FAQ About Avoiding Probate

What is Probate? Before learning about how to avoid probate, it is extremely beneficial for you to first have an understanding of what probate is. Probate simply defined is a court-supervised procedure in which they oversee the property distribution of an individual who has passed away. The process of probate was essentially established to distribute the property according to the wishes of the deceased, while also paying off their debt to creditors. There are a number of details that must occur during the process of probate, the first of which will be to determine who will be the appointment of administrator or the executor off the deceased property. Next they will need to authenticate the Will of the deceased and then inventory all of their property. Once this is accomplished the probate process will seek to find who the beneficiaries and heirs of the deceased and then distribute their property and assets according to the specific laws of the state in which the deceased maintained primary residence.

How can I avoid the probate process? There are a few ways that you can avoid having your estate going into probate, though it entirely depends on the state in which you live as well as a number of other contributing factors. Due to the complicating aspects of probate and estate planning, contacting a probate lawyer immediately is highly encouraged in order to help you through the many steps.

One option that you may consider pursuing is having a revocable living trust established in order to avoid probate. This is one of the more common ways that people will choose in order to avoid probate as well as to keep their estate plans private from the eyes of the public. A living trust will essentially transfer their titles of a property to a trust and the trustee will be the one who manages and receives control of the property once the grantor dies or is otherwise incapable of making decisions any longer. The trustee is then given the responsibility at the time of your death to make sure the beneficiaries receive their parts of the assets as discussed in the trust documents.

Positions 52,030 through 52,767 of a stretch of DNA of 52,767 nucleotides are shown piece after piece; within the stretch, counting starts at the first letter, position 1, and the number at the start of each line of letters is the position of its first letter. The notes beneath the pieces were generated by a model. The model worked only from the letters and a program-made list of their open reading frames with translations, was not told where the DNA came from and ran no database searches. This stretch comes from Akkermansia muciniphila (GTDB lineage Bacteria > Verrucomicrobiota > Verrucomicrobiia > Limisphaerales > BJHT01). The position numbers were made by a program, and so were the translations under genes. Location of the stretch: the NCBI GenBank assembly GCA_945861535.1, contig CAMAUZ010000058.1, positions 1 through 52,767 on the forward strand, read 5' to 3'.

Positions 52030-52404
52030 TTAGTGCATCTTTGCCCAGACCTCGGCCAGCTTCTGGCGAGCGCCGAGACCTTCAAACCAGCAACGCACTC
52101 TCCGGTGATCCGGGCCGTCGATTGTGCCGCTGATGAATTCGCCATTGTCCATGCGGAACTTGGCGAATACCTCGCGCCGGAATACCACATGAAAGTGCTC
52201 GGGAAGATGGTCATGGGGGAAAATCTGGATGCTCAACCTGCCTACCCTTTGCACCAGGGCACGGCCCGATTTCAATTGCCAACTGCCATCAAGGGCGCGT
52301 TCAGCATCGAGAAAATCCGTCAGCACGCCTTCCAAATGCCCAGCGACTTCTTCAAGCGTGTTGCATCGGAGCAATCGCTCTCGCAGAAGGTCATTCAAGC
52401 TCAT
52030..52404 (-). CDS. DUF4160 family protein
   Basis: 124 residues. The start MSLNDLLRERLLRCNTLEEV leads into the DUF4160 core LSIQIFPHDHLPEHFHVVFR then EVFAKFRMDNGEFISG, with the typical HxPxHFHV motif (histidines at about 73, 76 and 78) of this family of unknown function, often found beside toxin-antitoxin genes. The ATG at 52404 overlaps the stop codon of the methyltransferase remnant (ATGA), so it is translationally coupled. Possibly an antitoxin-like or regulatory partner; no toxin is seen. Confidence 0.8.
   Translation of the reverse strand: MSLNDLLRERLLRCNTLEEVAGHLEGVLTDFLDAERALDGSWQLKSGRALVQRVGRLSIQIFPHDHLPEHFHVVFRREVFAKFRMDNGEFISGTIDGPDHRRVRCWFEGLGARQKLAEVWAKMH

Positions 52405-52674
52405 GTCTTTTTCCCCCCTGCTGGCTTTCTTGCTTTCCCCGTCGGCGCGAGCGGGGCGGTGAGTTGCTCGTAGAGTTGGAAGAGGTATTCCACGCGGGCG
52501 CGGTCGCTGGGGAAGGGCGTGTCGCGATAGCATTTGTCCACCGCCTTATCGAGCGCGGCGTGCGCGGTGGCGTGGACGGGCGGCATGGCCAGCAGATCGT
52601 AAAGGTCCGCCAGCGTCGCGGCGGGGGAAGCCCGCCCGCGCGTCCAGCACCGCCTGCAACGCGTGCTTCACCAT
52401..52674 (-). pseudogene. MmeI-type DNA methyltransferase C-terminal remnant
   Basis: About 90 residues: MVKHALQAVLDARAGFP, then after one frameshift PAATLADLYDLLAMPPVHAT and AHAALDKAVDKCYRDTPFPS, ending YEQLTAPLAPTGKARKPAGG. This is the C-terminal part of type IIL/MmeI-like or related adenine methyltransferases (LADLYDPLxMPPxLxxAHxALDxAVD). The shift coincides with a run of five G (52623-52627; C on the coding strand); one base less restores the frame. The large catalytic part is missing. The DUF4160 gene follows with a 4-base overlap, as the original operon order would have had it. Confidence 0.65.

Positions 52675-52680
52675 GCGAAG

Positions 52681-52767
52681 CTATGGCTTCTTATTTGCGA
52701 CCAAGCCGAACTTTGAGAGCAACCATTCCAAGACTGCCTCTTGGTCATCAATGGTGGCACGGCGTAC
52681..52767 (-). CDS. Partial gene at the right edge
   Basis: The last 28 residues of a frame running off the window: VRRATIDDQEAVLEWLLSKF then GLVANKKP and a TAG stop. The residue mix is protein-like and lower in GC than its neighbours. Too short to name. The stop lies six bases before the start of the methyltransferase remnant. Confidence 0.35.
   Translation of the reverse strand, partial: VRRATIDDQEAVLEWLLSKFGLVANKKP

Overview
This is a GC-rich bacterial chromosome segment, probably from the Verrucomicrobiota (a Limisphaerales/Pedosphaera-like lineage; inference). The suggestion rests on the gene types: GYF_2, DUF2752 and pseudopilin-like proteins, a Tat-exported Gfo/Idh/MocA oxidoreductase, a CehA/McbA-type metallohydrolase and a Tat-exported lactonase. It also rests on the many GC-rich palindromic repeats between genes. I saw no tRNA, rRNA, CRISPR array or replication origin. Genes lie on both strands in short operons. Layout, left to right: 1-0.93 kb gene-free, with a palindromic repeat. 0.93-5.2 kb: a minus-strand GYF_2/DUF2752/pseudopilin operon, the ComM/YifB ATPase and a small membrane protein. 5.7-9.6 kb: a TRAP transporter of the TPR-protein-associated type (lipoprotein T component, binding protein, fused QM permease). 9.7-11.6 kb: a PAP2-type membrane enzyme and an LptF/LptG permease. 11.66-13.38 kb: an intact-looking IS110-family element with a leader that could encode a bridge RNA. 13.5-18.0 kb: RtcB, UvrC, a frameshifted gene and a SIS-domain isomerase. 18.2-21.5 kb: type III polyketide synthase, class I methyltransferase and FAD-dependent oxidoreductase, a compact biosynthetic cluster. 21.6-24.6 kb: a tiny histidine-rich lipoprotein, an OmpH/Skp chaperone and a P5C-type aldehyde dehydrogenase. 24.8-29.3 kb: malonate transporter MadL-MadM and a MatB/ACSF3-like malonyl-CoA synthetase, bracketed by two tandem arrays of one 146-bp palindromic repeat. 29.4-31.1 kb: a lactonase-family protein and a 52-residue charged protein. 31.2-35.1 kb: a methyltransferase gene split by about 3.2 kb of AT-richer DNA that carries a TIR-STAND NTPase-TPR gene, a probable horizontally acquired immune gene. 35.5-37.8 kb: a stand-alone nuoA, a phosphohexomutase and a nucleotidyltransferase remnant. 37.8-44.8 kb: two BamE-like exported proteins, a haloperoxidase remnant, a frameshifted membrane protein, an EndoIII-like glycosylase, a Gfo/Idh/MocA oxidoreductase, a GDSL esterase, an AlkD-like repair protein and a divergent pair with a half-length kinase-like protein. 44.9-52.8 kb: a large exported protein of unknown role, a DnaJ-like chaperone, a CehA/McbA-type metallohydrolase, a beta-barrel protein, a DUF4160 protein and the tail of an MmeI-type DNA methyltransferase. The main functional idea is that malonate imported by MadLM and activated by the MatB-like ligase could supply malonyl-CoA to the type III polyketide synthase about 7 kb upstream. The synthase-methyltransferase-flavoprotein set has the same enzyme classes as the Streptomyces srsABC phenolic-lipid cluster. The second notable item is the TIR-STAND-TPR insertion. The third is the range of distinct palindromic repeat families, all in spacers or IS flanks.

There is also an option of filing for joint tenancy or tenancy by the entirety in order to avoid probate. If you choose joint tenancy this means that people can share property equally. Perhaps you own a home with a co-owner; if you die then it will leave them to inherit the property as a survivor, therefore avoiding probate because the ownership is clearly defined. Tenancy by entirety is an option used only for married could and it means that the owners share the same invested interest in their property so that when one spouse dies, the other inherits through survival as well.

Lastly, you can simply just establish a beneficiary to your property. As the owner of an account or property, you can choose a beneficiary who will receive the rights to your estate upon your passing. While you are alive these things will remain under your name and in your control, however after death your beneficiary will retain control through a property transfer. Being able to choose this option depends again on what stat you live in, for example, you may only be able to establish a pay-on-death account for your beneficiary to receive, whereas in other states you may also be able to have securities transfer-on-death as well as deeds for real estate or vehicle registration.

Contact a trusted probate attorney to answer any further questions you may have using our website today!